Last week, I wrote about configuring a hostname for a Solaris 10 DHCP client. Alan Thompson very kindly left a comment on that post about using DHCP to set the hostname on the network (i.e. in the DNS) and I’m pleased to say that it works a treat on my Windows network.
I have a Windows Server 2003 server which acts as my domain controller, DNS server and DHCP server. DHCP is configured to update DNS (always dynamically update DNS A and PTR records, discard them on lease deletion, and to do this for clients that do not request updates) and this was working well for my Windows clients but although my Solaris client (laptop3) had been retrieving IP information from the DHCP server, the DHCP console showed no name for the lease (and so couldn’t update DNS).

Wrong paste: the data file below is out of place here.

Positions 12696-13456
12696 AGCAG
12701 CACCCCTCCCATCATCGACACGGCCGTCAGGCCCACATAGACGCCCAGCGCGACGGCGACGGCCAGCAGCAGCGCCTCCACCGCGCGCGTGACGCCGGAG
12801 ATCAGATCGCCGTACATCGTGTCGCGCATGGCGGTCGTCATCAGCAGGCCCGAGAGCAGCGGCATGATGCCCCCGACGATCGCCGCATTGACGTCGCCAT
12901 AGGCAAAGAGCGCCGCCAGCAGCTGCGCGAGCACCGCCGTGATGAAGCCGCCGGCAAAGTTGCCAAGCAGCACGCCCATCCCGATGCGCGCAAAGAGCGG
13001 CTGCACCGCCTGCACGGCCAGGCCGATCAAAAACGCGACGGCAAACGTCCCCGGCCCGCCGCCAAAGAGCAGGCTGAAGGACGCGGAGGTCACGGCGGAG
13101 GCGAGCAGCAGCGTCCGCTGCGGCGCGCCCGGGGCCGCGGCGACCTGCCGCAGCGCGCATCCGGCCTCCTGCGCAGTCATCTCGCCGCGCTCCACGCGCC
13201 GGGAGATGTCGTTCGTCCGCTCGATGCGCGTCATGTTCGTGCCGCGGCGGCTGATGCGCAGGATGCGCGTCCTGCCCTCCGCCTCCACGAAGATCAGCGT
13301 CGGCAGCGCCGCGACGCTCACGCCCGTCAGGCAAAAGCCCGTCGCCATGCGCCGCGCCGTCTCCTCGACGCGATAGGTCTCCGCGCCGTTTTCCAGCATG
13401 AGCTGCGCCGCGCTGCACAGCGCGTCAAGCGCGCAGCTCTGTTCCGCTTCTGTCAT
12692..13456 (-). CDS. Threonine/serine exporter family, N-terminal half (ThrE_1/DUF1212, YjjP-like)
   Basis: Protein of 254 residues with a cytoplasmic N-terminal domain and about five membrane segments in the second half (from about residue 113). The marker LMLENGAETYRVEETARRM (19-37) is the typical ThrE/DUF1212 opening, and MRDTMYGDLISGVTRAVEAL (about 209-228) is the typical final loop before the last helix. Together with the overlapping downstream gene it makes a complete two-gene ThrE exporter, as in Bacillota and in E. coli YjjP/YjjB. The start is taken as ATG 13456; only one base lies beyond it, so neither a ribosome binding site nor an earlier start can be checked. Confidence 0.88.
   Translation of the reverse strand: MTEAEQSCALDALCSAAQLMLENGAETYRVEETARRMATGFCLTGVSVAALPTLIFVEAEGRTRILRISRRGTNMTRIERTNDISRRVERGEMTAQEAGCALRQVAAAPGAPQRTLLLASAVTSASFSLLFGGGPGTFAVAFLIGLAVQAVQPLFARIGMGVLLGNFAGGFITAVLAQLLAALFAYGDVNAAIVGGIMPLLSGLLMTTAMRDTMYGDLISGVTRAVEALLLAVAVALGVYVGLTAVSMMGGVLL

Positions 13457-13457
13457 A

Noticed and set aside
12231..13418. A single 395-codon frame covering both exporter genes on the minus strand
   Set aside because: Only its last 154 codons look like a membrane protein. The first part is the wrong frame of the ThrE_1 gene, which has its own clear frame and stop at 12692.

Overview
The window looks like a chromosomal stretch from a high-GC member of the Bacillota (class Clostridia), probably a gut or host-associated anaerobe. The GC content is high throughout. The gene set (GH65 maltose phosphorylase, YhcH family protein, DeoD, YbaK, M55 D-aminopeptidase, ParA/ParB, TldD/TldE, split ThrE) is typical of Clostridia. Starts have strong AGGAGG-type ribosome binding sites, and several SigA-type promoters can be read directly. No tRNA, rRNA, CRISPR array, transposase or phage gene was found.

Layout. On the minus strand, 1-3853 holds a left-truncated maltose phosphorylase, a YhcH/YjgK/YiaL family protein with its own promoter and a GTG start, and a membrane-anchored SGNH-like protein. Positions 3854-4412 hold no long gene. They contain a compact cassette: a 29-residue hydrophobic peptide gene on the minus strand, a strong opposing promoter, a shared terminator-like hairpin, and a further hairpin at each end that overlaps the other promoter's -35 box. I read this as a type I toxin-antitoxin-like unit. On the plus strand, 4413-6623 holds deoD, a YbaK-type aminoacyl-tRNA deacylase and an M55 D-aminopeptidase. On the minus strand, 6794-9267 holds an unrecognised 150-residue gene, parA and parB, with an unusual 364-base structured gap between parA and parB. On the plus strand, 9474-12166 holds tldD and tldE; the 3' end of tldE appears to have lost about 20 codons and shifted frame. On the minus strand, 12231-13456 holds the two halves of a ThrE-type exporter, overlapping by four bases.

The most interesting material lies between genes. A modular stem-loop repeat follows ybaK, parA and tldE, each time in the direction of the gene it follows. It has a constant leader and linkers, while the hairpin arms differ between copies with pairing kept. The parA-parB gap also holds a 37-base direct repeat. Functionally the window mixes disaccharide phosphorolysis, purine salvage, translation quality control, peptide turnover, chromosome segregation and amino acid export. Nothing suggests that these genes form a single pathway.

By following Sun’s instructions for enabling a Solaris client to request a specific hostname, DHCP was able to register the client’s name in DNS, using the fully qualified domain name as set in the DHCP scope options (option 015 DNS Domain Name).
I tested this using the
nslookup laptop3 command, which returned:
It’s worth pointing out that Sun’s instructions are not quite correct for Solaris 10 x86, as step 1 is not necessary (the comments in the /etc/default/dhcpagent file explain that, by default, the DHCP agent will try to request the hostname currently associated with the interface performing DHCP); however the other steps were spot on (add
inet hostname to /etc/hostname/interface, flush cached DHCP data using
pkill dhcpagent and
rm /etc/dhcp/ interface.dhc, then
reboot), meaning that my Solaris client now participates in my Windows network name resolution.